Janay Rice and Ray Rice offered their first public comments Friday. (Twitter/@Ravens)
Janay Rice and Ray Rice offered their first public comments Friday. (Twitter/@Ravens)

It hasn't exactly been a banner weekend for Ray Rice's public relations team. On Friday, the Ravens running back held a news conference with his wife Janay where he apologized to everyone except Janay for a February incident that ended with Rice knocking her unconscious. 

During the news conference, Janay said, "I deeply regret the role that I played in the incident."

Rice was indicted on a third-degree aggravated assault charge in March, but the Ravens running back will likely avoid any jail time after being accepted into a pretrial intervention program on May 20.

If Rice successfully completes the intervention program -- a process that will take at least a year -- the third-degree aggravated assault charge would be dismissed. The arrest would remain on his record, but there would be no conviction.

So what exactly happened on the night of incident?

Michael Diamondstein, one of Rice's lawyers, explained what happened. It's all in "hypotheticals" though.   

Via the Baltimore Sun

"This is just a complete hypothetical," Diamondstein told Matthew Hammond on 97.3 WENJ-FM in New Jersey. "Let's assume for the sake of argument, rather than enter into the pretrial diversionary program that he entered into, we hypothetically move forward on the case. And hypothetically we litigate 100 motions and the video comes out and the video shows -- hypothetically speaking now, hypothetically speaking -- shows that Ray wasn't the first person that hit and Ray was getting repeatedly hit but just Ray hit harder, fired one back and hit harder. Hypothetically speaking, and he gets found not guilty. Is that result somehow better? Is it better for the public? Is it better for the Ravens? Is it better for Ray? Is it better for Janay?"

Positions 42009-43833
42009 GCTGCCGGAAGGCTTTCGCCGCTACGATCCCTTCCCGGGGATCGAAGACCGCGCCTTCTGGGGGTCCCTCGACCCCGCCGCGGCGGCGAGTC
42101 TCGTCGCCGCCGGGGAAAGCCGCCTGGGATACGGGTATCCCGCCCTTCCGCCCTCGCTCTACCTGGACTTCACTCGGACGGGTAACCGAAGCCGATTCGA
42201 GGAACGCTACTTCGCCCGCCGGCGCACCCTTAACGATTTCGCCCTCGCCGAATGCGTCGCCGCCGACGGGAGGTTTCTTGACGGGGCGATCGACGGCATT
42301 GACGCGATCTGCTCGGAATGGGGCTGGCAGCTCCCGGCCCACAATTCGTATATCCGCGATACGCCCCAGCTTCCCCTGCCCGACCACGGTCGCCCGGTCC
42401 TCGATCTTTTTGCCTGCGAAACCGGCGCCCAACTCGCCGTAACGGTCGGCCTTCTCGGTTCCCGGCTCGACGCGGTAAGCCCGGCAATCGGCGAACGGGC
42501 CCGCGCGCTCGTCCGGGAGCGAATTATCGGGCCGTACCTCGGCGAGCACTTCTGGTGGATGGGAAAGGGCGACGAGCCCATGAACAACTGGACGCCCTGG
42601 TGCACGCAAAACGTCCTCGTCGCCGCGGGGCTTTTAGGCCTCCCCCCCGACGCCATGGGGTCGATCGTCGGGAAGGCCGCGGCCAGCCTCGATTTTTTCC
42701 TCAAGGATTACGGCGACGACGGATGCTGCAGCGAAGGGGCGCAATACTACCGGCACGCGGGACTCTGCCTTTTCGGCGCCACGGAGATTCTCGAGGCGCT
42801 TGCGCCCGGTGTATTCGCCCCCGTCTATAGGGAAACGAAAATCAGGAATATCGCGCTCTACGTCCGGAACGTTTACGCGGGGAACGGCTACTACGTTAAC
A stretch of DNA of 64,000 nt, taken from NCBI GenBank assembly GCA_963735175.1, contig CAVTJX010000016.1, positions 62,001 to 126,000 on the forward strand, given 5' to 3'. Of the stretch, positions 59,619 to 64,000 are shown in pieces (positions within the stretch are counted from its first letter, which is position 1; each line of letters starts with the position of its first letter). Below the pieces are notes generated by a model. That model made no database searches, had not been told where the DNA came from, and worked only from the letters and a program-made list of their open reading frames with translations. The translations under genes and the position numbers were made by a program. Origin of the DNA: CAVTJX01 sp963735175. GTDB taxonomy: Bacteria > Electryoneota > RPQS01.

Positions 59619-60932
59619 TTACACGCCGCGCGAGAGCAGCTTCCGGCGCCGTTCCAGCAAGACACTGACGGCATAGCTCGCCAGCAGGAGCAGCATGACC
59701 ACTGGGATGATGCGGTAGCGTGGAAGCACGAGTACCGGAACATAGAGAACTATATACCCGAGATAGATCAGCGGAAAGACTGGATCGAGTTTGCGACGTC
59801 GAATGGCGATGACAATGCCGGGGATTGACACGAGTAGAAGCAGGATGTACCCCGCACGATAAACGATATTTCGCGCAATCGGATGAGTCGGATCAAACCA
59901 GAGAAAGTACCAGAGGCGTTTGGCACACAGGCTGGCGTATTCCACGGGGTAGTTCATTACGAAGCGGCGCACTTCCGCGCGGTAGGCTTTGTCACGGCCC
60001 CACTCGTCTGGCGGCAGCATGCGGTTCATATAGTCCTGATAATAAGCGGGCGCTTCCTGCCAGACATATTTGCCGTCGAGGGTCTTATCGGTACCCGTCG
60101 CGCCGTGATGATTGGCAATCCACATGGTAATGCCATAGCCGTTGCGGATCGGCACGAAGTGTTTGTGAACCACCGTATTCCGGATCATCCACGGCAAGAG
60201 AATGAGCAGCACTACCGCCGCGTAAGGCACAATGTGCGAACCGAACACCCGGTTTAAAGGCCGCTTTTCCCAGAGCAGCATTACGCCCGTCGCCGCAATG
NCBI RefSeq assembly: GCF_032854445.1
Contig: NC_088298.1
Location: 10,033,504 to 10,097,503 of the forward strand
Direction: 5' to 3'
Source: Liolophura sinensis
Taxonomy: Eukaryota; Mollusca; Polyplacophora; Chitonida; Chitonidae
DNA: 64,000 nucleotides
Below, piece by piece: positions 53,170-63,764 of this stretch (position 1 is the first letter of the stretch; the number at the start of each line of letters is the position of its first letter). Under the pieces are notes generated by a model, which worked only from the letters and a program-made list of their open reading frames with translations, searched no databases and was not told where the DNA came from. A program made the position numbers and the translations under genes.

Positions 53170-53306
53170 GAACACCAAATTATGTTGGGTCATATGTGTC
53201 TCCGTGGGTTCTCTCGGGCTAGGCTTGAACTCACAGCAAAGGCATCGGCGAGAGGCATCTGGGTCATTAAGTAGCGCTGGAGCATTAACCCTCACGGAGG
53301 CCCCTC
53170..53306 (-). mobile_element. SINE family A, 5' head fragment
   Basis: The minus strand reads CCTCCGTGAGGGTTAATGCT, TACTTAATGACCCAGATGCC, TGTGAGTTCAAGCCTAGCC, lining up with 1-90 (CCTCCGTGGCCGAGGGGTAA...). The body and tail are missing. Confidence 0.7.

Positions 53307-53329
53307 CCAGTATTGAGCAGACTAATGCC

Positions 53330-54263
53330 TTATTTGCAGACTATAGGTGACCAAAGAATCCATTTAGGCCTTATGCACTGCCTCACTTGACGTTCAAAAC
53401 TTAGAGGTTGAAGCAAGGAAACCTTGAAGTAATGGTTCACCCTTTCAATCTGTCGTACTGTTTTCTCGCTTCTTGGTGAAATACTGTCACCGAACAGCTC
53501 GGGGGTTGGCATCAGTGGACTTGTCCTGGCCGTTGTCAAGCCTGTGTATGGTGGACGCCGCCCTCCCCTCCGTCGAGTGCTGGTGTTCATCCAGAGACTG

Diamondstein probably would have been better off not saying anything at all, but he seems to allude to the fact that Rice might have actually won his case, but then get handed a big-time loss in the court of public opinion. 

Rice's lawyer also mentioned that the pretrial diversionary program made sense for Rice because a trial would have turned Rice and his wife into possible adversaries, something Rice didn't want. 

"One thing that I think people need to remember is this wasn't an incident between Ray and some random person that he just met," Diamondstein said. "This was an incident between him and his wife, a woman he's loved for years and years, a woman he has a child with and a woman he's going to spend the rest of his life with. So it's not like a man of Ray's character is going to then bash his wife in the media and say: 'Well, she did this, so I did this, so I did this and she did this.'"

Rice can't put the incident behind him just yet either.

The Ravens running back is expected to meet with NFL commissioner Roger Goodell sometime in the near future. That conversation will likely lead to a punishment for Rice, a punishment that's expected to be at least a three-game suspension.